Robert Jenrick’s claim that he did not breach ministerial rules appeared to unravel last night as it emerged that he had instructed planning officials to fast-track a development without declaring a conflict of interest.
However, he failed to declare the potential conflict of interest until nearly a month later in apparent breach of the ministerial code that requires significant information to be disclosed “as soon as possible” .
Mr Jenrick’s aides have previously claimed that the delay was due to the general election. The document reveals, however, that Mr Jenrick was prepared to intervene in the case during the election period while not disclosing his interest.
The intervention was critical in helping Richard Desmond, the former newspaper owner, to save paying a £40 million fee that he might otherwise have incurred if planning permission had been delayed.
Yesterday Downing Street continued to defend Mr Jenrick despite unease on the back benches. The prime minister’s official spokesman said that Boris Johnson had “full confidence” in him.
Nadhim Zahawi, the business minister, said the documents released on Wednesday proved there was no overt influence exerted by Mr Desmond. Mr Zahawi indicated that anybody could deploy similar tactics to the wealthy businessman. “If people go to a fundraiser in their area for the Conservative Party, they will be sitting next to MPs and people in their local authorities and can interact with different parts of the authority,” he said. He insisted that “the access did not buy this billionaire a decision”.
Yet the emails show that until Mr Jenrick’s intervention, the department had hardly known of the case, with one official tasked with looking into the application stating that “for the life of me I can’t find it on any of our forward look [planning] stuff”.
They disclose that Mr Jenrick was keen for his department to speed up its formal process for reviewing the development plans so it was ready for him to make a decision when the government won the election. It also hints at Mr Desmond’s desire for a decision before January 15 when the local council was due to vote on changes to a community charge that would result in the £40 million fee being levied.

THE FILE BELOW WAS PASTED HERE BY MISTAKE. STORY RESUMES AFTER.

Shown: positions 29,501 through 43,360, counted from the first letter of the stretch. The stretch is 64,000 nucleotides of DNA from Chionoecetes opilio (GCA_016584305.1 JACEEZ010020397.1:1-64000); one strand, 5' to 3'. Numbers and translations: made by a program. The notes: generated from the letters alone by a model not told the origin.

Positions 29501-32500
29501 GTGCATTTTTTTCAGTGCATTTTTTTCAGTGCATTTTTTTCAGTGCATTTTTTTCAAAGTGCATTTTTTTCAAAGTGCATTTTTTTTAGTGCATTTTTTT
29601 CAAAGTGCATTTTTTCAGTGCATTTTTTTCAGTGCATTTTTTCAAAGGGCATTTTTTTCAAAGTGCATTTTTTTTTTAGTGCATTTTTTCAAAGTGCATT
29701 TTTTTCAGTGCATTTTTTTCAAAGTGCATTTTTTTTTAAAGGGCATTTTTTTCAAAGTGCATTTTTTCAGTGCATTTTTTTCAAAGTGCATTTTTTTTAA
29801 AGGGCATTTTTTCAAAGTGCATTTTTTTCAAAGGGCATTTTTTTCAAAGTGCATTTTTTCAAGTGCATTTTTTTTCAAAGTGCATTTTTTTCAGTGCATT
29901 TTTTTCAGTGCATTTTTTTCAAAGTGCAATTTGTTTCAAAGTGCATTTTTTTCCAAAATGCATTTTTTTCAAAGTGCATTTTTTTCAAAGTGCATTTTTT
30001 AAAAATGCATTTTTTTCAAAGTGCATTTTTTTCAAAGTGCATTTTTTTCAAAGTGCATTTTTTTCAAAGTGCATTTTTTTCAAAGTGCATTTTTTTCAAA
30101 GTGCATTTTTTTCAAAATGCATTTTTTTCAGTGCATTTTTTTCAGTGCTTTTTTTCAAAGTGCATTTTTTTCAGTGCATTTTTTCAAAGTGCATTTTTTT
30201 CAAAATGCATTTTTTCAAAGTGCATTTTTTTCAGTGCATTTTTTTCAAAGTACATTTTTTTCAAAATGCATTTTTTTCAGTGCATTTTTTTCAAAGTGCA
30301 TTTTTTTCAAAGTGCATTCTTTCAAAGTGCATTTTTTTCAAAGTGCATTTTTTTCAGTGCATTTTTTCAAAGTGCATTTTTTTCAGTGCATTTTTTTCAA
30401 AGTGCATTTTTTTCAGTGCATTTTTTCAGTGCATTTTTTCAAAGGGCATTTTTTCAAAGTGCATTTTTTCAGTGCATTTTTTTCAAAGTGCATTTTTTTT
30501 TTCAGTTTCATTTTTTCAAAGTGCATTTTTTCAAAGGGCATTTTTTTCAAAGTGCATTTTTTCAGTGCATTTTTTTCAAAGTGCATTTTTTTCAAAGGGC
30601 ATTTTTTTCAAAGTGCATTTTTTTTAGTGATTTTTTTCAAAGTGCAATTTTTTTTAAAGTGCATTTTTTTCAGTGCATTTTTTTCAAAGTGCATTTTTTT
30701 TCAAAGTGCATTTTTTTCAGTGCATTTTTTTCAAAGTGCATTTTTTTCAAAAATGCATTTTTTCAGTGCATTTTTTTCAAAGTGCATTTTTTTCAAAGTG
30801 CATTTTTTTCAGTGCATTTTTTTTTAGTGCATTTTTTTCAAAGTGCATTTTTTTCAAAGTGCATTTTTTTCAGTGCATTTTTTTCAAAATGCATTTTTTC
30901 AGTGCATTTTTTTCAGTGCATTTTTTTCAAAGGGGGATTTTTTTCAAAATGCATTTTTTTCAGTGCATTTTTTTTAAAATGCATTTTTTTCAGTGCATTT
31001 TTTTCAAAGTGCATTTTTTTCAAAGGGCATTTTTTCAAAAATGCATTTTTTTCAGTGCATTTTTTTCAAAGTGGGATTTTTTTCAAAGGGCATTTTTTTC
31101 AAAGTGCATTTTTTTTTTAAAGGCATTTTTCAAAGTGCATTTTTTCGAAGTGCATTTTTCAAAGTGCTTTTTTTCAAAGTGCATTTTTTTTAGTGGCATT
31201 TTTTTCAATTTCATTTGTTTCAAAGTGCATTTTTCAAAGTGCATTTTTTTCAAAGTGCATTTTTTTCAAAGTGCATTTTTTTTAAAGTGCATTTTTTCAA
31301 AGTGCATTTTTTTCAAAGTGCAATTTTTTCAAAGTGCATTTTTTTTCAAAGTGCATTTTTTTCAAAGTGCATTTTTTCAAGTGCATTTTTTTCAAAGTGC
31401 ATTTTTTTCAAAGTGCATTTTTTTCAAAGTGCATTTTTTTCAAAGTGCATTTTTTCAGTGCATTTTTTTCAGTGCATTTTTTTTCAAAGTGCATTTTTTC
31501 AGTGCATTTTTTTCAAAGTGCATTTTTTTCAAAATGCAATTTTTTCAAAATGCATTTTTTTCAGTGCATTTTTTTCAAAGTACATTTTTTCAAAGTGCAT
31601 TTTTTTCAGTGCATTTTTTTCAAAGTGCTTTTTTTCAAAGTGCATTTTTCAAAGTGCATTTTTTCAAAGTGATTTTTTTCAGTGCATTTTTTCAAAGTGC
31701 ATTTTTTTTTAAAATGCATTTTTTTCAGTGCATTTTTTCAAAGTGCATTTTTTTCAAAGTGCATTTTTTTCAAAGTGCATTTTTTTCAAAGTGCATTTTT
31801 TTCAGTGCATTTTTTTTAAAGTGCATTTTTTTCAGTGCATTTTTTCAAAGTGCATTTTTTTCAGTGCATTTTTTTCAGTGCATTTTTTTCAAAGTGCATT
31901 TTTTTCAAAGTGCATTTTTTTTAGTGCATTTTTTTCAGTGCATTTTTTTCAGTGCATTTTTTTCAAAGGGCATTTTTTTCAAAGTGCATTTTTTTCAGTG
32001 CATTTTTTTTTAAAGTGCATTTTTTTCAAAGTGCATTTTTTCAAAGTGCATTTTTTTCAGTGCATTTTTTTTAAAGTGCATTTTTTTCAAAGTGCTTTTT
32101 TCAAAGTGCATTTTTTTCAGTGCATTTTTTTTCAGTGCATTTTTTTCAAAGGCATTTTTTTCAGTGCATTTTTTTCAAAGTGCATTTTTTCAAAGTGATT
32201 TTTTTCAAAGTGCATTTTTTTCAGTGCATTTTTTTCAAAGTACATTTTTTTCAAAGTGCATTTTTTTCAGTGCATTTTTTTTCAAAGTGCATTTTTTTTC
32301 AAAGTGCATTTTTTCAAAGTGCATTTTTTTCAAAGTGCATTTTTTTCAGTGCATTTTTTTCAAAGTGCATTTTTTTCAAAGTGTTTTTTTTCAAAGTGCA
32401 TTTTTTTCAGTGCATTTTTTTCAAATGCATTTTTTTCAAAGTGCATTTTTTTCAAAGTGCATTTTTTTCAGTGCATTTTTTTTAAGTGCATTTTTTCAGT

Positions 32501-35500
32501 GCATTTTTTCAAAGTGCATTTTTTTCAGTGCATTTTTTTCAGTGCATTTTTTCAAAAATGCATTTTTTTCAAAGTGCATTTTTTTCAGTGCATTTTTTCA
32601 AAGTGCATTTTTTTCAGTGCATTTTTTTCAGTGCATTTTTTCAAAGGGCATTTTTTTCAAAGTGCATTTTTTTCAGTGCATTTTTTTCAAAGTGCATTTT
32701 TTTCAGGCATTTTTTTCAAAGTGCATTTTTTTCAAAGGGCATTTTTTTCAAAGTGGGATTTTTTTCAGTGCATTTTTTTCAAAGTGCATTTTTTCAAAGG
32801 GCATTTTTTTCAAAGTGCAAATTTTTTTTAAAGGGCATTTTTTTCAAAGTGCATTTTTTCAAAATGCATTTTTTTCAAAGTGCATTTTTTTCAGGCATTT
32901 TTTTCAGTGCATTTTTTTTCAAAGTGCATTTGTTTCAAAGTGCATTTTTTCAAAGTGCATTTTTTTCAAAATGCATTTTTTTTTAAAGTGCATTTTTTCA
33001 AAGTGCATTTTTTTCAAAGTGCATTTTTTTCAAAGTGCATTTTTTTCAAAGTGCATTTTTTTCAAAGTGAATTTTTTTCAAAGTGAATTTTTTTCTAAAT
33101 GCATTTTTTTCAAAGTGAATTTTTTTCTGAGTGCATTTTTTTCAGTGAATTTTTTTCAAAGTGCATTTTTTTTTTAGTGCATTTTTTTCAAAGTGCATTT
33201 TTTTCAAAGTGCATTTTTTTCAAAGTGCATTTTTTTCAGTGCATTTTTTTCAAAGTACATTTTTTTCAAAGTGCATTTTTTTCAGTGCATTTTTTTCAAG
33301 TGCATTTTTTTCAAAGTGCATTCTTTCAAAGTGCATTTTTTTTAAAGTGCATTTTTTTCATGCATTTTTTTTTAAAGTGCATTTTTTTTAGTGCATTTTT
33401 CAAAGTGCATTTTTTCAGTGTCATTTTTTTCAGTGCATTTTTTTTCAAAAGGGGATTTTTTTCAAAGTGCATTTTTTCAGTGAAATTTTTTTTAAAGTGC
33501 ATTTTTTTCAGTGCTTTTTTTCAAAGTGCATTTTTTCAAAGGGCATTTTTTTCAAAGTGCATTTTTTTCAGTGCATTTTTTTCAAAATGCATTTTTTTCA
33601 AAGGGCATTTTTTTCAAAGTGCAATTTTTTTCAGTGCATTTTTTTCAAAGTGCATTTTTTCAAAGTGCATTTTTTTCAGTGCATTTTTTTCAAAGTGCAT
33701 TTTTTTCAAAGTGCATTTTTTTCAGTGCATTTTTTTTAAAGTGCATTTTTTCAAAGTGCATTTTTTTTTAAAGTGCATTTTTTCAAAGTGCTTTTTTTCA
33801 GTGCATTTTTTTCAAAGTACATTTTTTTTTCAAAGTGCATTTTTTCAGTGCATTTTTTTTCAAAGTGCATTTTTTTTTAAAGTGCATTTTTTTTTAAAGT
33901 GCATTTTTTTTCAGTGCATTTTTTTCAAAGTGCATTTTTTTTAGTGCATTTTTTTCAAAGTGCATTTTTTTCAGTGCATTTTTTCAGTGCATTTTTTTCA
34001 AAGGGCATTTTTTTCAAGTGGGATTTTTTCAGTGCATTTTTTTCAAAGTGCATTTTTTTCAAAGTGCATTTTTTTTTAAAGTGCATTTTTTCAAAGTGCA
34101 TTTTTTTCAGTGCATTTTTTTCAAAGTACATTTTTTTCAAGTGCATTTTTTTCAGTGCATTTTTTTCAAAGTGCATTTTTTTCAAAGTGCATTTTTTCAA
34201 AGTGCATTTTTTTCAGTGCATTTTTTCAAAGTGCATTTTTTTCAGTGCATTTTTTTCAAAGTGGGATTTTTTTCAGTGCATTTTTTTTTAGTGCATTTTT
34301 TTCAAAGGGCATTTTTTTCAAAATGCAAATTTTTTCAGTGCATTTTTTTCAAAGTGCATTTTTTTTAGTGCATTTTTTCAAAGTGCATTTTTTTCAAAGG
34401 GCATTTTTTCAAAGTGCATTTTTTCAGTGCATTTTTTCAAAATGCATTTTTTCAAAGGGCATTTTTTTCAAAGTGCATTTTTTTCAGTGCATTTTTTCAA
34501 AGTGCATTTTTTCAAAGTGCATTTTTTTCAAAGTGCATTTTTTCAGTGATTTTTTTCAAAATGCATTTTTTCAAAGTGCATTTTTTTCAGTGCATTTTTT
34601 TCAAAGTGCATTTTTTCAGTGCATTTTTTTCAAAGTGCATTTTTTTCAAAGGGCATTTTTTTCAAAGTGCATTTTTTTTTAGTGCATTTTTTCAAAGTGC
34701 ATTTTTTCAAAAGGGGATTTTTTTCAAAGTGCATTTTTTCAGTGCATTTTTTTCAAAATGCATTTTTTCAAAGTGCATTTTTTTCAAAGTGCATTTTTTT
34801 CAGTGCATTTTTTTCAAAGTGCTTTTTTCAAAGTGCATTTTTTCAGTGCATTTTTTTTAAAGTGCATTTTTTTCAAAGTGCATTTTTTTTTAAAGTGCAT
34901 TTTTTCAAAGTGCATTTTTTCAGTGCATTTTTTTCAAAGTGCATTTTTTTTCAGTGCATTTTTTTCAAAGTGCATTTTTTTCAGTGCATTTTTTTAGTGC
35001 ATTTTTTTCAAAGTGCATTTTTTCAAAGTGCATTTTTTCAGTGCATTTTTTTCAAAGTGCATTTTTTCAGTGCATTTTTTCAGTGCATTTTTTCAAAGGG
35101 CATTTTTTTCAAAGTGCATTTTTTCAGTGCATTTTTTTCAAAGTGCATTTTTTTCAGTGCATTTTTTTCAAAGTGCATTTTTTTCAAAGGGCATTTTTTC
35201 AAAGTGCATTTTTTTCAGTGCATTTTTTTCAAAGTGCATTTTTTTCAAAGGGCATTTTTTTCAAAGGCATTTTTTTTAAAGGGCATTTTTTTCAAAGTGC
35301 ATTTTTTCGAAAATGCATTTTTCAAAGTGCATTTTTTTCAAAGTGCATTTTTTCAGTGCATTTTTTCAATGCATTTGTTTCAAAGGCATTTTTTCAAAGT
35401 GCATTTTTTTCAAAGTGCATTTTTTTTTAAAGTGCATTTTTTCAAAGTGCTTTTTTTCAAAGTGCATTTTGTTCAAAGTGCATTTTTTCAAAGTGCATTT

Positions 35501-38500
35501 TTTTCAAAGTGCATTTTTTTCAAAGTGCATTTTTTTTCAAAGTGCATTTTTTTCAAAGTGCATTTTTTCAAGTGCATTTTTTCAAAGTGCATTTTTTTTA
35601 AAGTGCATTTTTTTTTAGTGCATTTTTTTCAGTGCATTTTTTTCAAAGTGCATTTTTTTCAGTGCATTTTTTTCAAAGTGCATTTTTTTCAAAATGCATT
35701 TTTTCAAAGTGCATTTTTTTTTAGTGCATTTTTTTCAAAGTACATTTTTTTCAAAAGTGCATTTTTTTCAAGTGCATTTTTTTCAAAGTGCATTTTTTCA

Written by an unnamed official in Mr Jenrick’s office it expresses surprise that a case has been raised with officials during the election purdah period when ministers usually only conduct essential business in the departments. “Morning ( you thought you wouldn’t hear from me over purdah!!!)!” it says. “[The minister] has asked that advice be prepared for the first few days of the new Gov so a decision can be communicated before Xmas. Does this all sound ok?”
Last night Labour demanded Mr Jenrick return to the Commons to explain the discrepancy, warning that “this matter is far from closed”.
Polling for the Times Red Box by Redfield and Wilton Strategies revealed that nearly half of voters believe Mr Jenrick should quit over the saga. Some 46 per cent of all voters believe his position has become untenable, as do 37 per cent of Tory voters.
Questions for the minister
What involvement did No 10 have in Robert Jenrick’s decision to give the go-ahead to the project?
One of Boris Johnson’s last acts as mayor was to give the go-ahead to an earlier development by Richard Desmond. The government has refused to release any documents that may have passed through No 10 that led to Mr Jenrick’s decision.
Who organised the seating plan for the Tory fundraising dinner?
It seems an odd coincidence that the housing secretary happened to be seated next to a Tory donor who was looking for development approval a month later. Yet Tory HQ has refused to give an explanation.
Why did he not declare meeting Mr Desmond immediately?
Mr Jenrick claimed that he raised the issue as soon as he was reconfirmed as housing secretary. During the election campaign, he asked his private office to speed up the application process.